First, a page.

Some 40 years ago, I was the speaker at a conference in the Santa Cruz Mountains at which Eugene Jones was the music director. Gene was a big, strong, well-proportioned and kindly African American man with a rich, expressive bass voice and a huge deep soul. He served in the Navy during World War II and for many years worked as a fireman in Oakland where he sang with the Oakland Symphony and was choir director in Bay Area churches. He was the first Afro-American soloist with the San Francisco Opera,
He also sang for the United Nations, and he conducted the Oakland City Chorus for 30 years. Many remember him as founder and director of the Berkeley Community Chorus and Orchestra (BCCO), a non-auditioned musical assembly based on Jones’ belief that everyone should have opportunity to sing the choral music of Bach, Beethoven, and other classic composers. He also taught at the Berkeley Music Camp in Cazadero.
During the week I was on the program with him, I had no idea of his accomplishments and awards, but I was gripped by his singing and by his way with the choir he was putting together for the week. He even let me in, and I’m one who can hear the right note, but my voice produces it only by sheer luck.
Gene was having us work on that most famous of hymns “Amazing Grace.” He wanted us to feel what we were singing, and he was especially concerned with the third stanza: “Through many dangers, toils, and snares, / I have already come, / ‘Tis grace has brought me safe thus far, / And grace will lead me home.”
“I want you to think about the dangers, toils, and snares you’ve escaped from as you sing this stanza,” Gene said. “Yours will be different than mine. I face dangers, toils, and snares most every day, and I praise God when I get safely home.”
Everyone at the camp was white except for Gene Jones. I don’t think we had any idea what he was talking about.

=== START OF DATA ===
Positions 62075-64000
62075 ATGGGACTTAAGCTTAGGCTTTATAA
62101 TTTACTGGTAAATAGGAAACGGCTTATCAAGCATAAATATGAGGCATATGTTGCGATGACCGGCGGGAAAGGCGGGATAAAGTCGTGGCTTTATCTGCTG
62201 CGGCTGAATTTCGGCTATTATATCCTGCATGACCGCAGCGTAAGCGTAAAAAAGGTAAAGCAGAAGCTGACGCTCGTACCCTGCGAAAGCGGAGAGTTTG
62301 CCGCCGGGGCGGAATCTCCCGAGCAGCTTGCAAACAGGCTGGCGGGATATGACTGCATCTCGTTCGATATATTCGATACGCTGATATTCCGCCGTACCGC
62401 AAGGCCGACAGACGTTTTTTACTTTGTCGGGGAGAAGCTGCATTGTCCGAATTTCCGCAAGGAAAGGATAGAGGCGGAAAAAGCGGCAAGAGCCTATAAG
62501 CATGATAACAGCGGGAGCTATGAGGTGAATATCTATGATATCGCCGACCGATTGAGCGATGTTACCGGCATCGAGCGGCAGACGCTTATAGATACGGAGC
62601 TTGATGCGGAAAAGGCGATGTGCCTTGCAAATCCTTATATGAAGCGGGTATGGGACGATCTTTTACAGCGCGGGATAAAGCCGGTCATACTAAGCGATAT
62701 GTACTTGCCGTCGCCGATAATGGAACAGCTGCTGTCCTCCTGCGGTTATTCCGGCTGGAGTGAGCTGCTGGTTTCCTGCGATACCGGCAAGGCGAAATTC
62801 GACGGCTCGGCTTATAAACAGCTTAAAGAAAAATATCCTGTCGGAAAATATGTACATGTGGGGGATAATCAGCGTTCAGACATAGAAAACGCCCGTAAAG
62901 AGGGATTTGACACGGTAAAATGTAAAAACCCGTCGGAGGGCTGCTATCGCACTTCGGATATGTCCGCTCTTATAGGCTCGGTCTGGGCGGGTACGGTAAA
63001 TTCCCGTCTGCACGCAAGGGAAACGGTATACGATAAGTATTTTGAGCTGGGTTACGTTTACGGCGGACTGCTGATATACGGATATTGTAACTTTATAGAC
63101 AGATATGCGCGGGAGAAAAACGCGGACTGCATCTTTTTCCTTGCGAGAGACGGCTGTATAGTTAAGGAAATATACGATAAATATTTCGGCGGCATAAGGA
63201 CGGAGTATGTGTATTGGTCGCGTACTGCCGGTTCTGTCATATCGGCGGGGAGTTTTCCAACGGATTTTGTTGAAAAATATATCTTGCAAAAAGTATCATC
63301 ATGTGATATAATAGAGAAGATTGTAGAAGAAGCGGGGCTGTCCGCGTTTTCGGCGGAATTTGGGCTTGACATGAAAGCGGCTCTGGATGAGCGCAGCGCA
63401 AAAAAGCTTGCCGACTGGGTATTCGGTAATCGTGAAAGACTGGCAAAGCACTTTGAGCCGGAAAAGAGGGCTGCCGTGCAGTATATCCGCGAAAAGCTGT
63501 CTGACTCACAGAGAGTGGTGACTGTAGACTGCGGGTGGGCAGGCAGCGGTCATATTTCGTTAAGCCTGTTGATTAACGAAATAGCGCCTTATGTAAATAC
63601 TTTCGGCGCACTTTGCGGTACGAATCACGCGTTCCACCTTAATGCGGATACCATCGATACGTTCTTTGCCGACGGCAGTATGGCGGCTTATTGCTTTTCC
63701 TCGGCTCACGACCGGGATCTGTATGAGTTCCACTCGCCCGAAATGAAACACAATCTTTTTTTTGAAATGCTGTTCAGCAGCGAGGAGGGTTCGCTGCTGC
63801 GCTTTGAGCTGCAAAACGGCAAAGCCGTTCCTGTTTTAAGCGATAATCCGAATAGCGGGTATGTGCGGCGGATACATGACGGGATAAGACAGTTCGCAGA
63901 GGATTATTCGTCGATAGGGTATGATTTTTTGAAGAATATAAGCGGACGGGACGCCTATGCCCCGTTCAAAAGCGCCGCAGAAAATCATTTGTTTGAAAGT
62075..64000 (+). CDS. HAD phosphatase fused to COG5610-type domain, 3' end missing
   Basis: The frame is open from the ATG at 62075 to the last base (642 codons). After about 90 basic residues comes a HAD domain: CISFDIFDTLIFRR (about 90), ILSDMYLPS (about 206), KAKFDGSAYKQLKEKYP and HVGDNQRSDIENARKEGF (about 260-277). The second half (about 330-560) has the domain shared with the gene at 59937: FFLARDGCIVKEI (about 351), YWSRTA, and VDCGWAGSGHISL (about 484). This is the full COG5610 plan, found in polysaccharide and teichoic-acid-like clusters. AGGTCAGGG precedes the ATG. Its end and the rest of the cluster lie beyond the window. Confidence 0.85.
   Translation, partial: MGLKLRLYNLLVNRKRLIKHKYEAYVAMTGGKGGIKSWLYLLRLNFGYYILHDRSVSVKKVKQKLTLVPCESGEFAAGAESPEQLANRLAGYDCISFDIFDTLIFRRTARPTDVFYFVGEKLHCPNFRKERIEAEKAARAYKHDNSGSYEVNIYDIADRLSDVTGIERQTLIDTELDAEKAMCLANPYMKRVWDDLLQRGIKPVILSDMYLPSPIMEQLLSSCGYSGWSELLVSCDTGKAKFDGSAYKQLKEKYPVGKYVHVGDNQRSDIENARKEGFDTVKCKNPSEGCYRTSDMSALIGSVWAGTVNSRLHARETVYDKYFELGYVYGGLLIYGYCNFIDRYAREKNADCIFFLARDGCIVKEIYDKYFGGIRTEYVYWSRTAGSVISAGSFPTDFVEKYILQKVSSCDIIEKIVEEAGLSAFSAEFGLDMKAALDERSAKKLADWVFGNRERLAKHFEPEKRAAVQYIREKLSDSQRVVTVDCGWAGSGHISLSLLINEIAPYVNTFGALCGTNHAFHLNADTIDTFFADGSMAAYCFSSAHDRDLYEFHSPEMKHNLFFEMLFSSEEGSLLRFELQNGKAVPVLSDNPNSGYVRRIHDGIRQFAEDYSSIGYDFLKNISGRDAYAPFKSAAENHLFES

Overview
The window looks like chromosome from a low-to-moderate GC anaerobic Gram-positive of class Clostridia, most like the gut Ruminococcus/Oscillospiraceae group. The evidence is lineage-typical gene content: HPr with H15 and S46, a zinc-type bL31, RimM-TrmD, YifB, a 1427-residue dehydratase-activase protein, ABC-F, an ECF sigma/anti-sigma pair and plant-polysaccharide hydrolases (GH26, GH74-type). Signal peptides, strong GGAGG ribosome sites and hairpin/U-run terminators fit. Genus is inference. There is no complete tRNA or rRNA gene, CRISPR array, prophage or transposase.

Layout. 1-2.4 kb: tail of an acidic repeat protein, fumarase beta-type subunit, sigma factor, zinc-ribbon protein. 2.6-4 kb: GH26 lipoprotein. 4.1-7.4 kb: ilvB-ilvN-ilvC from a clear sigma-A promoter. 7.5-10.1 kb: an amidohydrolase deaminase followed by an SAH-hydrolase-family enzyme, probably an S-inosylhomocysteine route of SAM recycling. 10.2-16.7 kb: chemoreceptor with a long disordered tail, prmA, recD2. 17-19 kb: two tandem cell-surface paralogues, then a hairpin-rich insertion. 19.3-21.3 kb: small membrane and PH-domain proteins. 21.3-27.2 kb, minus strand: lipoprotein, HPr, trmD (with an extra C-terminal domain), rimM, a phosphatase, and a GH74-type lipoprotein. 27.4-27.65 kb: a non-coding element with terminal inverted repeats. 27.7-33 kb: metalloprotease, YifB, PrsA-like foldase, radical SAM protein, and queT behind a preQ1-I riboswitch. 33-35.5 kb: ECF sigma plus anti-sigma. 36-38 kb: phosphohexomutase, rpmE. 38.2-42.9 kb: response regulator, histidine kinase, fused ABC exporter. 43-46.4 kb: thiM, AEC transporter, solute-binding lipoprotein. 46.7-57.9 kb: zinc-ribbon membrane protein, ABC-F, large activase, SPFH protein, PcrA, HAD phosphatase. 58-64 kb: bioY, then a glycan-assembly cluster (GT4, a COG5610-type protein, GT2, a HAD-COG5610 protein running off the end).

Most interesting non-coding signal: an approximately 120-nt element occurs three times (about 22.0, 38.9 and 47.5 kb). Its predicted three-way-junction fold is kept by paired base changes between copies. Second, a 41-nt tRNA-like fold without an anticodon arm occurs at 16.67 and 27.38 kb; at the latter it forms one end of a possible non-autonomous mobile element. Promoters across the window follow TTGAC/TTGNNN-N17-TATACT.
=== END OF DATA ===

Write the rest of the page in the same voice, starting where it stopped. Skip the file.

That evening, after I had given my talk and after our choir had sung “Amazing Grace” to the gathering, Gene asked me if I would like to go with him into Santa Cruz for a hamburger and cup of coffee. I said sure, and we took off in his little sports car, an older green Austin Healy if I remember right. On the way into town we passed a number of cafes and road houses and Gene would slow down and look in the window and then drive on.
I said, “Any of these places would be all right with me, Gene.”
He said, “I know, but I can’t go in there.”
“Why?” I asked.
He said, “It’s not that they can keep me out, but there’s a bar and guys are drinking and if we go in there and someone says something ugly, I might react in a way that could get you in trouble and me in jail or worse. Dangers, toils, and snares.”
Not wanting to go to a drive-in and eat in the car, we never found a café Gene Jones felt comfortable about. We drove back to the camp and said good night to each other.
I didn’t get a hamburger and cup of coffee with Gene Jones that night, but I learned how his life, beyond all his talents and accomplishments, was different than mine: At every turn, he faced dangers, toils, and snares that I never had to think about.